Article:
March 5, 2001 5:49 AM   Subscribe

E-Bow A nifty electric guitar effect that replaces the pick. Ignore the visuals. Instead, give it a listen.
posted by plinth (17 comments total)
Now that brings back memories: I had an ebow about 20 years ago. Thought it would turn me into Robert Fripp. I liked it, but it was difficult to master; it felt like trying to play "Chopsticks" with a Theramin.
posted by lileks at 6:09 AM on March 5, 2001

Ah, don't forget R.E.M.'s song, "E-bow The Letter".
posted by hijinx at 6:16 AM on March 5, 2001

as lileks mentioned, the E-bow has been around for decades. it's a real beeyatch to learn -- takes a very steady hand to do it right. i have one (and got pretty good with it at one time) but never use it; it's in the closet along with my Mutron Bi-Phase and MXR Envelope Follower. Cool sounds, limited usefulness.
posted by cfj at 6:32 AM on March 5, 2001

Guitar wonktastic.

In related news, the Brook Infinite Guitar used by The Edge in "With Or Without You" was basically an attempt to implement the Ebow effect within the pickup itself. (After all, the Ebow's basically an inverted pickup -- the dynamo to the pickup's motor -- turning electromagnetic energy into kinetic energy.)

I'd rather stick with my Cry Baby, though.
posted by holgate at 6:49 AM on March 5, 2001

Probably the most noted use of the E-bow was by the Scottish band Big Country. They were big back in the 80's, when anthemic rock (U2, The Alarm) was the rage. They used it for a bagpipe-ish sound.
posted by gimli at 6:51 AM on March 5, 2001

You know, I still can't get mine to make my guitar sound like the cello-toned beast that appears on the tape that comes with the Ebow. They're still interesting, but I find 'em a little too difficult for rawk-action shenanigans. But then, I'm more basic chord chunk than frippertronics, meself.

Actually, a much more interesting doohickey for guitarists is the Third Hand Capo. It's a normal capo, except it selectively mutes strings. It can do the equivalent of fretting a chord, leaving you free to noodle around wankily. (If you're me, that is.)
posted by captainfez at 8:52 AM on March 5, 2001

i guess it all depends on the type of music you make. i saw archer prewitt of the sea and cake use one last week and it was a beautiful thing... hey cfj, wanna get rid of those closet clutterers?
posted by afro at 9:12 AM on March 5, 2001

Big Black made excellect use of the E-bow as well. Anybody have a Harmonic Percolator?
posted by thirteen at 9:38 AM on March 5, 2001

Archer Prewitt is a genius! You all should check out his solo records.
posted by josh at 9:52 AM on March 5, 2001

Effects just keep getting better and cheaper. I had read some reviews of the DigiTech RP200, and could not believe that it did what they claimed for less than $200. So a month or so ago I tried one out and was completely blown away. By then the price was down to $140 and they couldn't keep them on the shelves, so I got it. It's great, especially if you're on a tight budget. There are better products out there, but I've never seen anything close to this much bang for the buck.
posted by gimli at 9:59 AM on March 5, 2001

"Archer Prewitt is a genius! You all should check out his solo records."

Yes he is and yes you should.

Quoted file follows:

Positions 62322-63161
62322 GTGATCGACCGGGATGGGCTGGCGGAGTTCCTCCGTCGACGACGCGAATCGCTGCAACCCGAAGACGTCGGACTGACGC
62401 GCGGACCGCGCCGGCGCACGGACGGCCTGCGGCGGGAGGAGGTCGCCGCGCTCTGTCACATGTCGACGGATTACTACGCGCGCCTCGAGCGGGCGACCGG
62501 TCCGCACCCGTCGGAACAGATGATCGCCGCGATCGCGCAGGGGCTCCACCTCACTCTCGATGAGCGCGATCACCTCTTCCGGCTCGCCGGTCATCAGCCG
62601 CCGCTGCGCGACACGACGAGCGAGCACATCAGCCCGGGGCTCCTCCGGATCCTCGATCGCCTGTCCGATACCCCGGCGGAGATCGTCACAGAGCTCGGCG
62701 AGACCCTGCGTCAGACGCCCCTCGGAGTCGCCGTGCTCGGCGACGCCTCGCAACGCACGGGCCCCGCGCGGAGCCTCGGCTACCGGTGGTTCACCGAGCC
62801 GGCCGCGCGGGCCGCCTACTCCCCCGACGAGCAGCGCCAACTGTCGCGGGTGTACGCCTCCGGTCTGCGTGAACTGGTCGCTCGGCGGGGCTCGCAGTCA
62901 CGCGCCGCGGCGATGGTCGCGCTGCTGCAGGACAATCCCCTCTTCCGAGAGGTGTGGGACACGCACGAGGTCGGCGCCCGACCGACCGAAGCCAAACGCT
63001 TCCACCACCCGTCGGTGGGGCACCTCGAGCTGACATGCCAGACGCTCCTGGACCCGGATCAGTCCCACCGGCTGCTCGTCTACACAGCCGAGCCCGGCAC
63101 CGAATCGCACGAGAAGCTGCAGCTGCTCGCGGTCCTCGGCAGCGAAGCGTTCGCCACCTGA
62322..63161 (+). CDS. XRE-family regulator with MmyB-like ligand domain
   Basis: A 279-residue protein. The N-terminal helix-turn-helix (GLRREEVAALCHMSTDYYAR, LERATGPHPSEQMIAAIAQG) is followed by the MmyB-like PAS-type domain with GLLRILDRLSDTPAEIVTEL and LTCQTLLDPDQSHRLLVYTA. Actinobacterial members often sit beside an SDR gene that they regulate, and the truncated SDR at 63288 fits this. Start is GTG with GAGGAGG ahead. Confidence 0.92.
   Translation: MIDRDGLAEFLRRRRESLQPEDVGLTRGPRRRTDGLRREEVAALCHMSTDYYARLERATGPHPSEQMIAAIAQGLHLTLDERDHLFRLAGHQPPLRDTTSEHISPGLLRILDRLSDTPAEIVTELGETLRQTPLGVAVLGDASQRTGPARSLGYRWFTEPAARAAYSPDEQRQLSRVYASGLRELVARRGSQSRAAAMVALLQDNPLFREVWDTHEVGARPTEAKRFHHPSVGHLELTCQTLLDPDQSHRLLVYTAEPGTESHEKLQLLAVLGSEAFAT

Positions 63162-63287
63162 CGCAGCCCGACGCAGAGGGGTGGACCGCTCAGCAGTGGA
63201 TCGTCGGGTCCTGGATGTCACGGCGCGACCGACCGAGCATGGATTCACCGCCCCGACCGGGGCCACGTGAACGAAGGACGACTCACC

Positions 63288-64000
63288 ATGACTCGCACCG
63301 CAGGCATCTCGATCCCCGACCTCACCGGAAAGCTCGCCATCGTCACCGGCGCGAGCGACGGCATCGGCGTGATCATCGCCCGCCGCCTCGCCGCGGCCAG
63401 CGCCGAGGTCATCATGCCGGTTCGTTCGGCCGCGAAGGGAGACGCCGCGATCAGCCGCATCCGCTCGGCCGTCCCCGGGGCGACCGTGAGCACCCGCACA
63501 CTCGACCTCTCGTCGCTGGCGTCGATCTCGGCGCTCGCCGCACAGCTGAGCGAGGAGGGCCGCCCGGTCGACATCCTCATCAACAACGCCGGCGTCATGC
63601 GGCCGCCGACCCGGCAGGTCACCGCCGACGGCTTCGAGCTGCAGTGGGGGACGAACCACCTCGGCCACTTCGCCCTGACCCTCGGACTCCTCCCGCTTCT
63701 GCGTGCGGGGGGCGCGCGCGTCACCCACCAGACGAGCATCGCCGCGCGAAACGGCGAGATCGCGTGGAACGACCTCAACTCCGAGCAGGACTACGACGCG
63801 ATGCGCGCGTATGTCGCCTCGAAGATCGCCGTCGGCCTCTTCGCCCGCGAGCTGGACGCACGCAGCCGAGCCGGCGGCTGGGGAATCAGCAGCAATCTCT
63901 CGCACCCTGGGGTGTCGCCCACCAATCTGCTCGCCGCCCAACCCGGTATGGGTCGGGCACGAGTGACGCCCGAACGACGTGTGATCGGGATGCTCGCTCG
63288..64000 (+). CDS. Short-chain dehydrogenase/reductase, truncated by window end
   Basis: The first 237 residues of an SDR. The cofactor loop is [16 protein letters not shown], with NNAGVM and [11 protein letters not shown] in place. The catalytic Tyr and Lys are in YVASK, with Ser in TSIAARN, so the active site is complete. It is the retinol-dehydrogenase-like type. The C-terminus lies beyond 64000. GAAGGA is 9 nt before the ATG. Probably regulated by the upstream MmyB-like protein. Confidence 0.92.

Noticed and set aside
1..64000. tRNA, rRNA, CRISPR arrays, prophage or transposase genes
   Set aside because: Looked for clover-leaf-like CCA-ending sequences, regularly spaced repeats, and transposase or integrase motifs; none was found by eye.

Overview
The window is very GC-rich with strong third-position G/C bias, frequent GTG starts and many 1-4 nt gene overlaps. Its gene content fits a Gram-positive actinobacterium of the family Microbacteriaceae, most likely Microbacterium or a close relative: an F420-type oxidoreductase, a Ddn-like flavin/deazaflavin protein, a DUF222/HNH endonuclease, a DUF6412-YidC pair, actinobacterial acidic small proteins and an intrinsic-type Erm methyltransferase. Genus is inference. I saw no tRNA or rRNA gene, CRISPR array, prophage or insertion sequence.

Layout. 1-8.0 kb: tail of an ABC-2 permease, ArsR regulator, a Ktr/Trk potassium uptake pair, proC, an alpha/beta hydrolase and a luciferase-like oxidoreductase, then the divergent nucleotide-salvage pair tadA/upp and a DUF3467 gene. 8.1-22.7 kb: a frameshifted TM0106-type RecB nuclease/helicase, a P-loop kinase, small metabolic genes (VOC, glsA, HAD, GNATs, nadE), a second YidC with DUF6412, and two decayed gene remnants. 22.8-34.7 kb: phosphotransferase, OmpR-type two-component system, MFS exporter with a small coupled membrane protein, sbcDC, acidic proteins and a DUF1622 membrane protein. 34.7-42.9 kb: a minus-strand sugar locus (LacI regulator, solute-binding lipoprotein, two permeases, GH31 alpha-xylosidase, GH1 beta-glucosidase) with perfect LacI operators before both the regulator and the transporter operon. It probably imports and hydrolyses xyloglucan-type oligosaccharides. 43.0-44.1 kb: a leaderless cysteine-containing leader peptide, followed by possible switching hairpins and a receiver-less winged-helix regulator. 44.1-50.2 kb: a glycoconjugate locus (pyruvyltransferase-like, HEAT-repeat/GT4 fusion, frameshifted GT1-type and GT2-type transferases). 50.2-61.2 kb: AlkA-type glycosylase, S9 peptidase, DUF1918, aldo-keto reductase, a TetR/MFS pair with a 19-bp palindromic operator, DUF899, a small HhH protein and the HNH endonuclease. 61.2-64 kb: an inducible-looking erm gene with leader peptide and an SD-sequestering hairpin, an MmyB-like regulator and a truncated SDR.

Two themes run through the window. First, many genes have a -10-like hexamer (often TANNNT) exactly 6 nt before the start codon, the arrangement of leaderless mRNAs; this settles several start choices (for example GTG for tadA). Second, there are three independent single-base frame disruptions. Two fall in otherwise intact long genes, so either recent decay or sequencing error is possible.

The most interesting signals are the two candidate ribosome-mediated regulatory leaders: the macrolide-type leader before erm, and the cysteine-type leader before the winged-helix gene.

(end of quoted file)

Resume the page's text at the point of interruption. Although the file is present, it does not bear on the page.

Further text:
Also, Big Country was great. Which statement may or may not have completely discredited my Archer Prewitt suggestion.
posted by jennyb at 10:00 AM on March 5, 2001

Along with Albini, my favorite effects maniacs include Helios Creed, Paul Leary, Andy Gill, and Adrian Belew (who has been known to use a vibrator to get an E-bowlike effect.)
posted by gimli at 10:25 AM on March 5, 2001

i used to own a Sears Silvertone electric geetar (the kind with the amplifier built into the case) that would put an E-bow to shame in a controlled feedback contest. any note would sustain endlessly. the thing was possessed. i had to cut off its headstock and and drive a stake through the bridge pickup to make it stop.
posted by cfj at 12:50 PM on March 5, 2001

I do believe John Flansburgh of They Might Be Giants used an E-Bow in the making of the '92 album Apollo 18. Specifically on the track The Statue Got Me High.

Not earth-shattering, but a) it allows me to bring up TMBG, and b) it's my first post.
posted by toddshot at 5:37 PM on March 5, 2001

Doesn't Bowie's "heroes" feature a prolonged bit of E-Bowed guitar? Isn't that quite famous? There have been a load of attempts to make infinate sustain devices. There was one that was several little brushes attached to the bridge of the guitar (there exists a photo of noted comedy person Peter Cook holding a Strat with said device). There was an article about these things years ago in "The Guitar Magazine". If they have a website I can't find it.
The best solution seemed to be the sustainiac but I think you can only get that on a fernandes guitar. Though I could very easily be wrong about that.
posted by davidgentle at 8:44 PM on March 5, 2001

Doesn't Bowie's "heroes" feature a prolonged bit of E-Bowed guitar? Isn't that quite famous?

It's a classic bit of Frippery, but not an Ebow, which he's never used professionally: "simply a Les Paul, Marshall cabinet and a way of working." (He was mentioned in a C4 programme on prog rock last weekend: strange to hear him speak with such a rural West Country burr.)

But anyway: Ebow effects depend on pickup strength: that's why they're better off used with a Les Paul/SG than yer classic Strat.
posted by holgate at 3:01 AM on March 6, 2001

Following up on holgate's Fripp link, I found this great site on looping. Cool.
posted by rodii at 5:07 PM on March 6, 2001

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